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    Re: Reducing back sights
    From: George Huxtable
    Date: 2004 Aug 12, 00:08 +0100

    Dave Weilacher wrote-
    >I picture it this way.
    >Instead of an octant, or a sextant, I'm out there with a halftent (I'm
    >pretty sure this would be called a puptent).
    >Sun comes up in east I have east horizon.  Every hour I take a lower limb
    >sight using the east horizon only.
    >LAN comes and goes.
    >I am still bringing the same limb of the sun down to the same horizon even
    >in the afternoon.  With my puptent, I can do this all the way to sundown.
    >Problem is that in the afternoon, the limb that I am bring down is the
    >upper limb, refraction wise, but appears as lower limb against east
    >horizon through the eyepiece of my puptent.
    >Our marine almanac combines semidiameter and refraction together as one
    >figure.  Thats what makes our lower and upper limb corrections different.
    >Do I have this pictured to your satisfaction?
    Response from George.
    Yes, that's fair enough. In the afternoon, measuring angles greater than
    90deg from the Eastern horizon, Dave is free (as he did) to use the true
    upper-limb of the Sun (which happens to look as if it's a lower-limb in his
    sextant-view, BUT IT ISN'T). After subtracting index error and dip, then
    subtracting from 180deg (not 90- Bill Noyce made an uncharacteristic slip
    there) his sextant will have given him the apparent altitude of the
    upper-limb above the unseen Western horizon. Now he will have to subtract
    the corresponding refraction and also the semidiameter, which is just the
    same combination as for any normal sextant correction of the Sun's upper
    Alternatively, after noon, Dave could just as well have observed, from the
    Eastern horizon, the true lower-limb of the Sun, which actually involves
    switching to the Sun's opposite edge at noon (if there was a visible
    sunspot to show it up). Now, this happens to look in the sextant view as if
    it's the upper-limb, BUT IT ISN'T. After subtracting index error and dip,
    and then subtracting the answer from 180, that will provide the apparent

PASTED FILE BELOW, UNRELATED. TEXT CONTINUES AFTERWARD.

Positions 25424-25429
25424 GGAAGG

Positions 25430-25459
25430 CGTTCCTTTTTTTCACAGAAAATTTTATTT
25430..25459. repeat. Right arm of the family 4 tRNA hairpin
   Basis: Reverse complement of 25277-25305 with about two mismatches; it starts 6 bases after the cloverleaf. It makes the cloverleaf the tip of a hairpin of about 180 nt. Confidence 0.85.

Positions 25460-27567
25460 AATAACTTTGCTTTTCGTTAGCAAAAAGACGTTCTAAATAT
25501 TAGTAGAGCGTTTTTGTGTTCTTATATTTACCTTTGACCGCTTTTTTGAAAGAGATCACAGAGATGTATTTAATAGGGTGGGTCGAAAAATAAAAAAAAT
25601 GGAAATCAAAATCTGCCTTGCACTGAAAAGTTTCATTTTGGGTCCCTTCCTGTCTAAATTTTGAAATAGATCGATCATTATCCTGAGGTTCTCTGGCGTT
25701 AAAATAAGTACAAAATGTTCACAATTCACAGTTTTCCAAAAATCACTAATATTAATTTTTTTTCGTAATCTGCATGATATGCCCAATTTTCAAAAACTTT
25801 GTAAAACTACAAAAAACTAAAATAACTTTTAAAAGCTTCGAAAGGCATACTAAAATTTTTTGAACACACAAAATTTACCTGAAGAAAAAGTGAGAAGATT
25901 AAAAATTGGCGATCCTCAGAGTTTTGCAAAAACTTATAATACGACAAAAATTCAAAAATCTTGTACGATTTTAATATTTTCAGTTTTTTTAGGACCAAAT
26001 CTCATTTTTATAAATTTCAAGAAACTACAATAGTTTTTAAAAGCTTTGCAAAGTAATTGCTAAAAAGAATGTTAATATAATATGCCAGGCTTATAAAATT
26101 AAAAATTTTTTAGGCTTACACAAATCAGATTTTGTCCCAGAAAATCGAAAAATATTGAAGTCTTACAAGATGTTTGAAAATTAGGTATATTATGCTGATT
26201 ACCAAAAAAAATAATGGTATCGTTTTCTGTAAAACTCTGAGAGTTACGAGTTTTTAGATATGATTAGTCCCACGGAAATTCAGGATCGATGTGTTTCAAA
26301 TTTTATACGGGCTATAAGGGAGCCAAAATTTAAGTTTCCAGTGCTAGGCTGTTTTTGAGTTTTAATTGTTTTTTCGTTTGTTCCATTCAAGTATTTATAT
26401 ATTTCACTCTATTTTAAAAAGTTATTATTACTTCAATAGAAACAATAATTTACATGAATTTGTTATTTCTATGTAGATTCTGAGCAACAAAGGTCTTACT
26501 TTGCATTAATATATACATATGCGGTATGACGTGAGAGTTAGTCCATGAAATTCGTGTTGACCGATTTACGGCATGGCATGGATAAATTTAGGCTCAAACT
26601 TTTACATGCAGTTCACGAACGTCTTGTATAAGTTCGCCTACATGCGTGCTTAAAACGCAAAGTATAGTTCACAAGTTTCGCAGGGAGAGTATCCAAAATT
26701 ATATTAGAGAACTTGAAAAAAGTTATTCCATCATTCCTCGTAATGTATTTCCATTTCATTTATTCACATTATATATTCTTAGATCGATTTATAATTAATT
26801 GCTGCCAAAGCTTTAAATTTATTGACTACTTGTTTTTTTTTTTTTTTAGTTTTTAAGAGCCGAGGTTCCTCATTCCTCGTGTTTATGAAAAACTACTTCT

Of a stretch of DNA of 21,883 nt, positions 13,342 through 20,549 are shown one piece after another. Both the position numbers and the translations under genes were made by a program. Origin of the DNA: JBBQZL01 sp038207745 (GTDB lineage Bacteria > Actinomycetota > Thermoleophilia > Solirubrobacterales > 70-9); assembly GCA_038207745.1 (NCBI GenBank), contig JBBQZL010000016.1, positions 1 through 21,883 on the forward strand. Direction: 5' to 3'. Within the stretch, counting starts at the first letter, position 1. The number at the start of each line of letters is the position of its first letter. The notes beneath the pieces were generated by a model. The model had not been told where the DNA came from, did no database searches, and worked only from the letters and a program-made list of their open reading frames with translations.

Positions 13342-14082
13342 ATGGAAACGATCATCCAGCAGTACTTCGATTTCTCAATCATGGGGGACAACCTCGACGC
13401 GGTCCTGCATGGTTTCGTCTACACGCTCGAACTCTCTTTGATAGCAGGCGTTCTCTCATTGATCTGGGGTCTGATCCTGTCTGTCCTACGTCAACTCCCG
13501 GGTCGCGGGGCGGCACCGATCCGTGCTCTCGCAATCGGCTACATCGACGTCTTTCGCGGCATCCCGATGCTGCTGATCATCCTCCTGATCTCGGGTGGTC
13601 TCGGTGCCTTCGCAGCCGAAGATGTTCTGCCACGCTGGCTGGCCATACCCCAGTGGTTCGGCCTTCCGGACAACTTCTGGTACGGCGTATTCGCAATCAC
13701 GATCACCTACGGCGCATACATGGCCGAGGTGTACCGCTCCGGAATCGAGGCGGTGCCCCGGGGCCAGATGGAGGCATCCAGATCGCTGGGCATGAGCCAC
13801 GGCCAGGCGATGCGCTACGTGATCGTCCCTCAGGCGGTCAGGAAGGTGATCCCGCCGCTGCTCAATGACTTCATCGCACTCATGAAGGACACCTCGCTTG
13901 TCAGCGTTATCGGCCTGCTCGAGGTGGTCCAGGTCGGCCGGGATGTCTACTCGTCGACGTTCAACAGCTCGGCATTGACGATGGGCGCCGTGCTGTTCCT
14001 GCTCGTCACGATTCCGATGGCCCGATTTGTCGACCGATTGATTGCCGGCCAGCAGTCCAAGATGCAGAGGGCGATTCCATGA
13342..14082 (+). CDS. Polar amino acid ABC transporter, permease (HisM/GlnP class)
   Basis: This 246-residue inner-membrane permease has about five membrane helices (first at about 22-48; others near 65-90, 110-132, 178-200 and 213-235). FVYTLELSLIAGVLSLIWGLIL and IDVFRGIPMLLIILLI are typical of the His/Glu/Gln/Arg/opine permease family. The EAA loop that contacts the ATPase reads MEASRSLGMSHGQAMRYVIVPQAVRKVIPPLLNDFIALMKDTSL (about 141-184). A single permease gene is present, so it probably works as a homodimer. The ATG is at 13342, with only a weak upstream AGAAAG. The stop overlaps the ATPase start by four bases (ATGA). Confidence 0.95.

altitude of the Sun's lower limb, above the unseen Western horizon. Again,
    he will have to subtract the refraction corresponding to that apparent
    altitude, but this time ADD the Sun's semidiameter; which is again exactly
    the same combination of corrections as for a normal lower-limb Sun sight.
    So for these sextant backsights, the only thing that has to be done
    differently is to subtract the angle from 180deg, after correcting for
    index error and dip in the normal way. I think that the problem bugging
    Dave Weilacher is an unreal one. However, it's essential not to be confused
    by the appearance in the sextant view, and to make sure that an upper-limb
    observation really is treated as an upper limb observation, no matter what
    it may look like in the sextant.
    Another matter, which an observer will become aware of as soon as he tries
    to take such a backsight, is that as he rocks the sextant, he won't see the
    usual picture of the Sun dipping down to just kiss the horizon when he has
    it right. Instead, as he rocks the sextant, the Sun appears to ascend from
    below the horizon, and what he is aiming for is for the appropriate limb to
    just brush the horizon at its highest point, not its lowest.
    Bill Noyce and I seem to agree, but have we convinced Dave, I wonder?
    contact George Huxtable by email at george@huxtable.u-net.com, by phone at
    01865 820222 (from outside UK, +44 1865 820222), or by mail at 1 Sandy
    Lane, Southmoor, Abingdon, Oxon OX13 5HX, UK.

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